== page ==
Erickson: Complete String Quartets

Album title:
Erickson: Complete String Quartets
String Quartet No. 1; String Quartet No. 2; Solstice; Corfu
Del Sol Quartet
New World Records
Catalogue Number:
BBC Music Magazine
Erickson: Complete String Quartets

There’s visceral rhythmic excitement in the opening movement of the First Quartet, written when the composer was in his early thirties. He plainly knew his Berg, and there’s a similarly enigmatic relationship with tonality, although the language is more linear and austere. What could be a dry piece is lifted off the page by the passionate advocacy of the Del Sol Quartet, who bring accuracy and tonal refinement to the music, enhanced by the lively recording. In the one-movement Second Quartet, contrapuntal writing gives way to something more free-flowing and lyrical, and a wider range of sonorities. The question does niggle as to whether it’s coherent enough to be memorable, but again it’s given a performance which tends to sweep such cavils aside.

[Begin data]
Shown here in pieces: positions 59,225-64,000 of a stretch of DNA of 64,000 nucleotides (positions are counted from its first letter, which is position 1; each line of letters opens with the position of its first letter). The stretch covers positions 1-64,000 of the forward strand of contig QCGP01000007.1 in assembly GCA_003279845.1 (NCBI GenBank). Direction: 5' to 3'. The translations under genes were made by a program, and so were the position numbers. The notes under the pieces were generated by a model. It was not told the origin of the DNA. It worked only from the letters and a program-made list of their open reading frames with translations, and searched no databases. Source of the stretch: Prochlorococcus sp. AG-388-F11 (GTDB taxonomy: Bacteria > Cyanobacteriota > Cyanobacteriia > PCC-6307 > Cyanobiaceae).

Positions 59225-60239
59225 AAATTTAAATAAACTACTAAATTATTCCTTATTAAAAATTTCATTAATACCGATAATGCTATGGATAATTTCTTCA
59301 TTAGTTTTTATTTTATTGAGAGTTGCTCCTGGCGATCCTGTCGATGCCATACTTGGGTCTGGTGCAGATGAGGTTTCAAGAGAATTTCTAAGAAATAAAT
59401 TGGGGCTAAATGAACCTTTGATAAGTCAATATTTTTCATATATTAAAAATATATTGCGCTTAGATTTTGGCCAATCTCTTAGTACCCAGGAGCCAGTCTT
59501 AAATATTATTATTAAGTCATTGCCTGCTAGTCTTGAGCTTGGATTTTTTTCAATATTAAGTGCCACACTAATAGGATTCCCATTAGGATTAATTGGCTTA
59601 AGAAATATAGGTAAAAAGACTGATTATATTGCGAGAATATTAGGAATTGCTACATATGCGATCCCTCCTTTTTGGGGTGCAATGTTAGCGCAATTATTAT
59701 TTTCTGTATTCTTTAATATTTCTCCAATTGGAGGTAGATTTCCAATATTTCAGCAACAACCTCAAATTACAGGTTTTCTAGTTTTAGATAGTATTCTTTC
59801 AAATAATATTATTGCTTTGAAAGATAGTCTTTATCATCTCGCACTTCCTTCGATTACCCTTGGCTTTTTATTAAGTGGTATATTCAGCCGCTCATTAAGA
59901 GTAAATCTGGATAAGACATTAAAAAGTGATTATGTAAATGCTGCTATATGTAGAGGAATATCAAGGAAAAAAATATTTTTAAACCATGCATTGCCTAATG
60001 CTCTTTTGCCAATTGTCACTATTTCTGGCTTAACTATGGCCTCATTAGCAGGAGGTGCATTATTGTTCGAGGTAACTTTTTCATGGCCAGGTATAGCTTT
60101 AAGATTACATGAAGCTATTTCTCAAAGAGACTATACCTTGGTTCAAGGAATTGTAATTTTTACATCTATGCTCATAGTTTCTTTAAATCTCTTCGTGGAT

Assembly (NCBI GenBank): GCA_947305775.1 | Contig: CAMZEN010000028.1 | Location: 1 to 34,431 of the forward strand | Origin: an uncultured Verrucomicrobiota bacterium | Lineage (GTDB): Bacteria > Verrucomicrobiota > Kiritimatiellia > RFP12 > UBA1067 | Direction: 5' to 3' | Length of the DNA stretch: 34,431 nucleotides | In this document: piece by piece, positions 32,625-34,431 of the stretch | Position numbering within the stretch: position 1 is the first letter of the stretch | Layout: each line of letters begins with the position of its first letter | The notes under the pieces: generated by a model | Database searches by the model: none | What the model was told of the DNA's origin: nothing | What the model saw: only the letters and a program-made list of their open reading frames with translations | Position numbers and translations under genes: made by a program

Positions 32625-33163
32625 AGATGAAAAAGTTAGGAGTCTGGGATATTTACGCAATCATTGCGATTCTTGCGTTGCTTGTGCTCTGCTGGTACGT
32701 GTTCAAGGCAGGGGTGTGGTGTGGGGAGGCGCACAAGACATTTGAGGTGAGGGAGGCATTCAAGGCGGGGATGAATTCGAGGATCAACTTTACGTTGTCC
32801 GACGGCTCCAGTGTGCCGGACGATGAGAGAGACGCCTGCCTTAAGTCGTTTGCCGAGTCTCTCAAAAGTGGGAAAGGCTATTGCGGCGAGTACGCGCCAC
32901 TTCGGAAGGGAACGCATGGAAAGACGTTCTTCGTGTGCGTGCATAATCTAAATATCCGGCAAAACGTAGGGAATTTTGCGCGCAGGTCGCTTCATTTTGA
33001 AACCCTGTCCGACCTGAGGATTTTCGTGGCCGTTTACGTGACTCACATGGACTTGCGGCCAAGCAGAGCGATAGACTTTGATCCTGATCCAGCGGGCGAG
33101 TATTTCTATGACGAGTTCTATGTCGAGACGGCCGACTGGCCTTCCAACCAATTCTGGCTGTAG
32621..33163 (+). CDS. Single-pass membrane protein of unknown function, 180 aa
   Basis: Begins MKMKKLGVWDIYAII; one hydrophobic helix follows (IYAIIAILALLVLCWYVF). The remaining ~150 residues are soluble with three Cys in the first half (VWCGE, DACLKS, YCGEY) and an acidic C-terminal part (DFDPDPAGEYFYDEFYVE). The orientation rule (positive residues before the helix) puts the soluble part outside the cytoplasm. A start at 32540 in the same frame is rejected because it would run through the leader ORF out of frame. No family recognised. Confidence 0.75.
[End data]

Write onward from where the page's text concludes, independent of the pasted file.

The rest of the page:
The Third Quartet, Solstice, comes from almost 30 years later, and the language is more tonally based, with repetitive rhythmic phrases based around drones, sometimes quite oriental sounding. It’s immediately appealing, and just as you’ve had enough of one musical gesture or texture, another comes along. Much of the allure comes from the controlled, spacious performance, and that’s also apparent in the Fourth Quartet,Corfu. Written shortly after Solstice, it’s even slower, and more ecstatic in its wide-ranging, often modal lines. Worth exploring. Martin Cotton

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